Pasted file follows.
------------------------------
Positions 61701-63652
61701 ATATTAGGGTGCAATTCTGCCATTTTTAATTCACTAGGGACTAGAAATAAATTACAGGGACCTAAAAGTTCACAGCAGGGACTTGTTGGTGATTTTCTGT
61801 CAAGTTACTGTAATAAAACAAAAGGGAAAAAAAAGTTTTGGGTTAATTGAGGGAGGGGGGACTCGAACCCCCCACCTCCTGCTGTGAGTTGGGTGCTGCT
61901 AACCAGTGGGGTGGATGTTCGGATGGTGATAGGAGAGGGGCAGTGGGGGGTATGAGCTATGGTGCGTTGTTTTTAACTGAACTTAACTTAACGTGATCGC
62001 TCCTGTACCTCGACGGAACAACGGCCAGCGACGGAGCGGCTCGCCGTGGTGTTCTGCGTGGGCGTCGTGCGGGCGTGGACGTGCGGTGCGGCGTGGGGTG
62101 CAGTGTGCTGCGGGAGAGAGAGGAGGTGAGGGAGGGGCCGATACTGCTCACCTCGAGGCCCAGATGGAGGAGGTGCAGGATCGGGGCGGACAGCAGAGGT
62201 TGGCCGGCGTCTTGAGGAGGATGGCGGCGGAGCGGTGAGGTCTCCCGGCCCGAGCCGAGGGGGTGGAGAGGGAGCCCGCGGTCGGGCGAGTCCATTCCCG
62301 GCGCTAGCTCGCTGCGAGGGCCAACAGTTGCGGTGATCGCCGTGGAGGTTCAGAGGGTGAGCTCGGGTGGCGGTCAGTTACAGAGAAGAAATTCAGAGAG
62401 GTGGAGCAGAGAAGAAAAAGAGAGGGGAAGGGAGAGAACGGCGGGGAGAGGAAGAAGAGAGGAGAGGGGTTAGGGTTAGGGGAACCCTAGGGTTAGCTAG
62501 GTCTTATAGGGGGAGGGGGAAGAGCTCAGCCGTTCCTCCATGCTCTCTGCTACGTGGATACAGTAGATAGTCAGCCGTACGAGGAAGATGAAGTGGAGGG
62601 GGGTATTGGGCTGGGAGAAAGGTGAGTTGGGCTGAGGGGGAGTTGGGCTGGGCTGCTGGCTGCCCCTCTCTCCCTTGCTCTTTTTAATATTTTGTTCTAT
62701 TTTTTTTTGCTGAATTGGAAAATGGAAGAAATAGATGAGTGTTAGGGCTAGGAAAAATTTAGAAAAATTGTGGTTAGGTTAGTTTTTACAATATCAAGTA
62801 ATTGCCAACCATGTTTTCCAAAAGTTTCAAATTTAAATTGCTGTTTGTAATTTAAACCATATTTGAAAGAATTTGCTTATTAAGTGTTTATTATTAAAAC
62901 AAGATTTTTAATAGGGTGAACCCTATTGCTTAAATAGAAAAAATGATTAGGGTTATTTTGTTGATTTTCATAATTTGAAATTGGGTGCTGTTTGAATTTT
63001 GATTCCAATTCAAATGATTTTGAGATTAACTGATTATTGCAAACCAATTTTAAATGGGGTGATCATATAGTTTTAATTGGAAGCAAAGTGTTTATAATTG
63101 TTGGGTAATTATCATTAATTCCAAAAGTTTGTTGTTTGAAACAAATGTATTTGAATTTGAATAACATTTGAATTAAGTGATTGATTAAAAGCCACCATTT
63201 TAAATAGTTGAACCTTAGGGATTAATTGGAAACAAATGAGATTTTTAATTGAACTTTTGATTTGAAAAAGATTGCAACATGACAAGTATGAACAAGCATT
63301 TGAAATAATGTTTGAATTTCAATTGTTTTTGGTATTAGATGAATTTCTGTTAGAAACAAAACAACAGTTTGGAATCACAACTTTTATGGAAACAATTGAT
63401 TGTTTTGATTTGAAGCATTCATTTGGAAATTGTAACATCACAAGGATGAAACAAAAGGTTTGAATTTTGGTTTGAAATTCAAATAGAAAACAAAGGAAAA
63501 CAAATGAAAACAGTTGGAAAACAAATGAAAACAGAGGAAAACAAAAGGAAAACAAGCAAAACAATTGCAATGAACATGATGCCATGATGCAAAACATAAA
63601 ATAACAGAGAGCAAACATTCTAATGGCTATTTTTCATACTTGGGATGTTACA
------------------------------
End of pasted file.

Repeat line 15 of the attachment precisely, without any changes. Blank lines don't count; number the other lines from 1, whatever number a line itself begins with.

63001 GATTCCAATTCAAATGATTTTGAGATTAACTGATTATTGCAAACCAATTTTAAATGGGGTGATCATATAGTTTTAATTGGAAGCAAAGTGTTTATAATTG